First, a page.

The Low-Fat vs. Low-Carb Diet Debate Has a New Answer

In one of the largest studies to compare the health effects of low stout and low carbohydrate diets, researchers say the focus on stout may have been all incorrect.

This article originally appeared on Time.com.

If there’s one message that most people get about their diet, it’s to cut back on stout. Too much stout, especially the saturated stout and cholesterol found in animal meat, dairy products and cheese, can clog up arteries and lead to heart disease, stroke and obesity.

But stout may not be only culprit in those unhealthy conditions. In recent years, studies have revealed that cutting back on stout doesn’t always contribute to a lower risk of heart disease or reduced chance of dying early. In fact, some studies show the opposite, that people who eat extremely low amounts of stout tend to die earlier.

MORE:Does a Low-Carb Diet Really Beat Low-Stout?

That may be because of something else they’re eating instead. In one of the most comprehensive studies to date looking at how diet affects health and mortality, researchers led by a team at McMaster University report that rather than lowering stout, more people might benefit from lowering the amount of carbohydrates they eat. In a study published in the Lancet, they found that people eating high quantities of carbohydrates, which are found in breads and rice, had a nearly 30% higher risk of dying during the study than people eating a low-carb diet. And people eating high-stout diets had a 23% lower chance of dying during the study’s seven years of follow-up compared to people who ate less stout.

The results, say the authors, point to the fact that rather than focusing on stout, health experts should be advising people to lower the amount of carbohydrates they eat. In the study, which involved 135,000 people from 18 different countries, the average diet was made up of 61% carbohydrates, 23% stout and 15% protein. In some countries, like China, south Asia and Africa, but, the amount of carbohydrates in the diet was much higher, at 63% to 67%. More than half of the people in the study consumed high-carbohydrate diets.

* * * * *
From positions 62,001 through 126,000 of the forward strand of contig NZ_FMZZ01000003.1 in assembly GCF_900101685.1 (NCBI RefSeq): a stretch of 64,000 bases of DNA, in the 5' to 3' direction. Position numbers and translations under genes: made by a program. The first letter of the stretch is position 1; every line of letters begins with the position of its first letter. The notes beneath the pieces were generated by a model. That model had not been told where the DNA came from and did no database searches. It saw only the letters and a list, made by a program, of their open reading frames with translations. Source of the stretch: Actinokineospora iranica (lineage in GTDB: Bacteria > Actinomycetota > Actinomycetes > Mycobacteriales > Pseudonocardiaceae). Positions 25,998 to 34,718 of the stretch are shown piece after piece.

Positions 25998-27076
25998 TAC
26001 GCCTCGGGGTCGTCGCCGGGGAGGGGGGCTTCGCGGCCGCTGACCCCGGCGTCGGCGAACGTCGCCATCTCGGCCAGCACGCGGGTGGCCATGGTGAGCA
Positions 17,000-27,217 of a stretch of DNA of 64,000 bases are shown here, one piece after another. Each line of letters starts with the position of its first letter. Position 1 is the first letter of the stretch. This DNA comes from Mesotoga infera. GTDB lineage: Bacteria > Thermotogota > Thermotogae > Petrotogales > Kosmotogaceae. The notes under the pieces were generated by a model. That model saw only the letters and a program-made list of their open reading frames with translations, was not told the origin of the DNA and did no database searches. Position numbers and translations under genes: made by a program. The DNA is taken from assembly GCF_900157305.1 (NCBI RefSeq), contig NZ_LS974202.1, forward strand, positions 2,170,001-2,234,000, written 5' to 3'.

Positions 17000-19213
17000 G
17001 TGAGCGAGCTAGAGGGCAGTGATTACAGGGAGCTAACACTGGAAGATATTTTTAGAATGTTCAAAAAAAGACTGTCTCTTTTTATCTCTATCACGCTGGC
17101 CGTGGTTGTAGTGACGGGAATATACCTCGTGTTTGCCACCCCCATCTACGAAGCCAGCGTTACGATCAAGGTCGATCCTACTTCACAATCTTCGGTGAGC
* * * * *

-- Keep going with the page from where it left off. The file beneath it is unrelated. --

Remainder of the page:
MORE:Know Right Now: Why Low-Stout Diets Might Not Solve Your Health Problems

The findings add more data to the continuing debate over the best advice for healthy eating. When the focus on cholesterol emerged in the 1970s, connecting fatty foods and heart disease, doctors urged people to reduce the stout in their diet by cutting back on red meat, dairy products, eggs and fried foods. Food makers took up the mantra, and pumped out products low in stout. But they replaced the stout with carbohydrates, which scientists now know may be just as unhealthy, if not more so, than stout.

That’s because carbohydrates are easily stored as glucose in the body, and they can raise blood sugar levels, contributing to obesity and diabetes — both of which are also risk factors for heart disease.

MORE:The Case for Whole Milk

So why has there been so much focus on stout? The researchers say that the first studies to link stout to heart disease were conducted primarily in North America and Europe, which has the highest consumption of stout worldwide. It’s possible that different diet advice may be needed for different populations. In western cultures, where there is an excess of stout, reducing stout may play a role in lowering heart disease, as long as people aren’t replacing the stout with carbohydrates.

MORE:Ending the War on Stout

In other parts of the world, where carbohydrates make up a large part of the diet, cutting back on carbs may make more sense than focusing on stout. “Individuals with high carbohydrate intake might benefit from a reduction in carbohydrate intake and an increase in the consumption of fats,” the study authors write.

More study will also be needed to figure out exactly how much stout and how much carbohydrates should be recommended for optimal health. The study did not compare, for example, people who ate low-stout diets to those who ate low-carb diets to see how their diets affected their mortality.

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